CNBC host Erin Burnett asserted that there were "interesting ideas" in Rush Limbaugh's Wall Street Journal op-ed criticizing President Obama's economic recovery plan and offering Limbaugh's own suggestions for what should be included in a stimulus plan. Specifically, Burnett said that Limbaugh's suggestions of "cutting the corporate tax" and "slashing capital gains [taxes]" are "serious things to say." But Burnett did not note that many economists do not view corporate and capital gains tax cuts as "serious" or effective methods for stimulating the economy.
Echoing a Republican talking point, Rush Limbaugh asserted in a Wall Street Journal op-ed that "[t]he average recession will last five to 11 months; the average recovery will last six years. Recessions will end on their own if they're left alone." But Limbaugh's claim misses the point and misrepresents the reason for the stimulus bill. Economists take the position that an economic stimulus package is necessary, both during the recession and after the economy begins to recover.
The Politico reported the GOP claim that "it may take years before the stimulus plan spurs real job growth" and highlighted a video showing "a Joint Committee on Taxation staffer tell[ing] Michigan Rep. Dave Camp that he can't promise that the $275 billion in tax cuts in the stimulus will create any new jobs." In fact, CBO director Douglas Elmendorf has stated of the bill: "According to CBO's estimates, the number of jobs would be between 0.8 million and 2.1 million higher at the end of this year, 1.2 million to 3.6 million higher at the end of next year, and 0.7 million to 2.1 million higher at the end of 2011."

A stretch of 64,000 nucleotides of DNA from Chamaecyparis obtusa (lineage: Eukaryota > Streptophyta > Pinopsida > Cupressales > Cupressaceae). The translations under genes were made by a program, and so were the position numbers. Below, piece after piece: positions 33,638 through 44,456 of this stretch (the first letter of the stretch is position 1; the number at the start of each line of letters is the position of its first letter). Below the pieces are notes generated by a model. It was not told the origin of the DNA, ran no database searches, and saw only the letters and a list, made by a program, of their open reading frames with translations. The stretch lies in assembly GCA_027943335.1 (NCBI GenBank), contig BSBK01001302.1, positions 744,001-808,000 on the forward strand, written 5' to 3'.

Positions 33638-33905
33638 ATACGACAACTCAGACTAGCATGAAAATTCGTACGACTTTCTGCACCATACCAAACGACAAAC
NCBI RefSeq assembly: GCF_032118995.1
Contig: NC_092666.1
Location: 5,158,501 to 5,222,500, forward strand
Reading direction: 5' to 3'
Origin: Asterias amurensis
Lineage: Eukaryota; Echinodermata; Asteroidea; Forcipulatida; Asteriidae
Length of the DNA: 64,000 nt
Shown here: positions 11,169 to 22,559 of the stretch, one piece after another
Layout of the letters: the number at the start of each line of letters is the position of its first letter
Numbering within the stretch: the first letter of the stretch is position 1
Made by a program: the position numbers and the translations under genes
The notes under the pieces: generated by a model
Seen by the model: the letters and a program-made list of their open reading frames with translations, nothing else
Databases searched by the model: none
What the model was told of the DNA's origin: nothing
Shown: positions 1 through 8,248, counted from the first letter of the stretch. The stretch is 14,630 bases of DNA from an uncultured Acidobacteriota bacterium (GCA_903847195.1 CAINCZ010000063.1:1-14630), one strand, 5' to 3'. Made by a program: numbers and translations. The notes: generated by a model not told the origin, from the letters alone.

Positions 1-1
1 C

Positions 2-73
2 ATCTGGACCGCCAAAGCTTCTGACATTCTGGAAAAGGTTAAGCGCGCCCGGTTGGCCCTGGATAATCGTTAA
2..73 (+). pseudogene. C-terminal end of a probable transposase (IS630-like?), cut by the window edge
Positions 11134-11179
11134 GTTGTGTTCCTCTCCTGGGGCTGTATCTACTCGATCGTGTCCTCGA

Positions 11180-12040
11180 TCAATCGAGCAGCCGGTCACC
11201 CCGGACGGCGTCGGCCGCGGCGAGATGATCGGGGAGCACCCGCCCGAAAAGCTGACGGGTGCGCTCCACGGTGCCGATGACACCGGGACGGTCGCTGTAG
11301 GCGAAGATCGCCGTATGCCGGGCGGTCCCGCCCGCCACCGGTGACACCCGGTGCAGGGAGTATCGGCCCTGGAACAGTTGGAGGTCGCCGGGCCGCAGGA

On The O'Reilly Factor, Dick Morris asserted that the economic recovery bill "won't work," in part because "two hundred billion of it is just money to the state. That just stops taxes from going up, but it doesn't stimulate anything." However, economist Mark Zandi testified to Congress that "aid to financially-pressed state governments" is an "economically potent stimulus," and a table provided with his testimony indicated that aid to states would boost GDP by $1.36 for every dollar spent. Similarly, information that the CBO provided to Congress shows that aid to states produces a greater "cumulative impact on GDP" than do tax cuts.
Earlier today, I wrote that it's important for journalists to actually apply some critical thought to their work rather than simply regurgitating Republican talking points.
Right on cue, here's Marc Ambinder (emphasis added):